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Most recent answer: 10/22/2007
Ok I am doing a scince fair project and I am wondering why when the water from the ocean is evaporated the salt doesnt go with it. Isnt when the salt has dissolved the salt just becomes like part of the water and is kind of somewhat a chemical change?
- Taylor (age 10)
You're right that when the salt is dissolved in liquid water, it really
is changed. It falls apart into positively and negatively charged ions.
The positive ones (e.g. Na+) tend to be surrounded by contacts to
negatively charged parts of water molecules (the oxygen part). The
negative ones (e.g. Cl-) tend to be surrounded by contacts to
positively charged parts of water molecules (the hydrogen part). Those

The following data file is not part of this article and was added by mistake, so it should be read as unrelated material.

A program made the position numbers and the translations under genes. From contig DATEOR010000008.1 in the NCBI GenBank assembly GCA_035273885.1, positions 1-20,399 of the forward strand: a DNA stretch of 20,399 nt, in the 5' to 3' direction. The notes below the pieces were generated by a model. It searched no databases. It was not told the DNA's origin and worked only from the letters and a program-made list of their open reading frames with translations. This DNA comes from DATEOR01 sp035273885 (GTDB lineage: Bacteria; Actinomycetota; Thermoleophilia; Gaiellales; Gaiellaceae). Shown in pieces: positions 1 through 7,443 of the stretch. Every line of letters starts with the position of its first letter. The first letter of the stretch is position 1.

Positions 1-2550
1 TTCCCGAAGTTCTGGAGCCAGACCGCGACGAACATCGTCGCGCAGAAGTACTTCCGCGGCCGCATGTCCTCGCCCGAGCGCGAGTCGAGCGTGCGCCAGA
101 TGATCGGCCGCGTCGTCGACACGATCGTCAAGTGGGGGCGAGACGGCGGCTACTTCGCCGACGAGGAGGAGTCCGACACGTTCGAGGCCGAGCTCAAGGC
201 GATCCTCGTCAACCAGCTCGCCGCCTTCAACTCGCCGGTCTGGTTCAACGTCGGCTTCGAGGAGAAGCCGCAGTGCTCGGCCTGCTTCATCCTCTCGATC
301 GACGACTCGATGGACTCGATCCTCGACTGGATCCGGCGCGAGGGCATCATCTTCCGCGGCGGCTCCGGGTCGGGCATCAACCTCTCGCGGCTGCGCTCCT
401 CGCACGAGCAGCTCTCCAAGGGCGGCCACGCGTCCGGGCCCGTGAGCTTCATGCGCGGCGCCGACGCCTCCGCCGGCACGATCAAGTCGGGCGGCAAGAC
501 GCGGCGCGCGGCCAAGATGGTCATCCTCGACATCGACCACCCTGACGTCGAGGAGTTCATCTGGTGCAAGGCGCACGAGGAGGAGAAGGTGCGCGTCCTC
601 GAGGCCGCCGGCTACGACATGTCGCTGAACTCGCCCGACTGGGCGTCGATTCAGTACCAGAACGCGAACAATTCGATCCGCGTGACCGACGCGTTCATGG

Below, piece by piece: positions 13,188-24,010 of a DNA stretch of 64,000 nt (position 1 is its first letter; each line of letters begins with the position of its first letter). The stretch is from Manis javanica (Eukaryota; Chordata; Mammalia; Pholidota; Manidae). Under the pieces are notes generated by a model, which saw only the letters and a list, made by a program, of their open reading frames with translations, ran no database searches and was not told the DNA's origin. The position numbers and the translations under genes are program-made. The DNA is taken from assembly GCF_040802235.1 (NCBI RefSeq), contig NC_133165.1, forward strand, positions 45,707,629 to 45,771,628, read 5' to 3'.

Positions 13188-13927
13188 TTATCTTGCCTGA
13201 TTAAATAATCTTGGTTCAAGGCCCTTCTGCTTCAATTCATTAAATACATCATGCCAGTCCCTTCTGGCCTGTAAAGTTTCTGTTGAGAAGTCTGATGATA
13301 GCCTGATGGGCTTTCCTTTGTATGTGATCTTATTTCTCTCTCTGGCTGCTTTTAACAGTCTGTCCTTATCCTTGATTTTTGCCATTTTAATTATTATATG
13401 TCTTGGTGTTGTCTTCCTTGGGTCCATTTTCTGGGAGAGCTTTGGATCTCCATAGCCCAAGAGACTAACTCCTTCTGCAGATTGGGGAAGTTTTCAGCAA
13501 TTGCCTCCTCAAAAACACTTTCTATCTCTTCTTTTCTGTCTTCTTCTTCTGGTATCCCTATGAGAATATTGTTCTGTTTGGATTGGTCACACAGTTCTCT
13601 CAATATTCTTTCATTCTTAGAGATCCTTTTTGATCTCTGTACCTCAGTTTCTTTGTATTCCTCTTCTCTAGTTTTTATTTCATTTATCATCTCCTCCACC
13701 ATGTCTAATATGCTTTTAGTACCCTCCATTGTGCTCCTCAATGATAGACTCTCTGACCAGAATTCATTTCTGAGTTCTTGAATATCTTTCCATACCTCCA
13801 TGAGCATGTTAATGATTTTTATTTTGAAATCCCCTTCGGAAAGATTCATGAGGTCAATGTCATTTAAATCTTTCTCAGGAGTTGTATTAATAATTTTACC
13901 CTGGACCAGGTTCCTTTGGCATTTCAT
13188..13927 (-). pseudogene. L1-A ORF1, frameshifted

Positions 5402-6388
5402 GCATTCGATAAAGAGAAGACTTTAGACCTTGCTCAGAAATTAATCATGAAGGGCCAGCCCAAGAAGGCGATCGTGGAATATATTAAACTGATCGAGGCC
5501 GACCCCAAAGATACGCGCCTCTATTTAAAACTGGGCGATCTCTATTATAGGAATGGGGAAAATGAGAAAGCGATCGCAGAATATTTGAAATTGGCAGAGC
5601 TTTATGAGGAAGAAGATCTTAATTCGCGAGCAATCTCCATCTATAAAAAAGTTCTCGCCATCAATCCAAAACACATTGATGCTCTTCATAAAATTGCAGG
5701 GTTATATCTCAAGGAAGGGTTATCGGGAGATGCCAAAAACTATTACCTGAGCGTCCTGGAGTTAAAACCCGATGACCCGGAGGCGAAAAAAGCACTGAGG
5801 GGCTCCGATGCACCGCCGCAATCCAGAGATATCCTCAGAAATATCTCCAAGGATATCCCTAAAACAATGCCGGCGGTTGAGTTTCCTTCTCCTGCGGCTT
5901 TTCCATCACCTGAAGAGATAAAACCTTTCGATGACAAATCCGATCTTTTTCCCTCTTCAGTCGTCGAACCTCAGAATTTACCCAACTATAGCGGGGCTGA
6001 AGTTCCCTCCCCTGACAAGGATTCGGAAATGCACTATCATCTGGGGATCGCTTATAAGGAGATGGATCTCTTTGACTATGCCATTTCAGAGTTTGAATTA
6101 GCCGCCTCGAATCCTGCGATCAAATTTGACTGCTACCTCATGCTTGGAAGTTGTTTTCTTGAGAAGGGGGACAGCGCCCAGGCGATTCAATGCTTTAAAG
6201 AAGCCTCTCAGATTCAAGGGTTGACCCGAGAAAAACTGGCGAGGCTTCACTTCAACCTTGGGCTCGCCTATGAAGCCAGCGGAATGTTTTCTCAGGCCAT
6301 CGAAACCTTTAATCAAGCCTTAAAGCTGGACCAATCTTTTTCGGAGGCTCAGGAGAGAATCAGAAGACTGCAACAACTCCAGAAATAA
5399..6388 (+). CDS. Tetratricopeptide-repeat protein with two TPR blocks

contacts greatly reduce the electrostatic energy that would be required
to pull ions off a salt crystal. Another way to picture this is that
the water molecules tend to line up so that their electrical fields
reduce the electrical fields from the ion. The lined-up water molecules
include not only those in contact with the ion, but also those several
When water evaporates, its molecules form a gas, in which they are
almost always far apart. An ion in that gas would be in trouble,
because it could only be in contact with one water molecule, with no
other neighbors. The water couldn't lower the ion's electrostatic
energy much. The ions almost all stay behind in the liquid, where their
energy is low.
The key to understanding this process is to think in terms of
physically meaningful quantities like 'energy'. Sometimes words that
are taught, like 'chemical change', are vague and hard to use to draw
(published on 10/22/2007)
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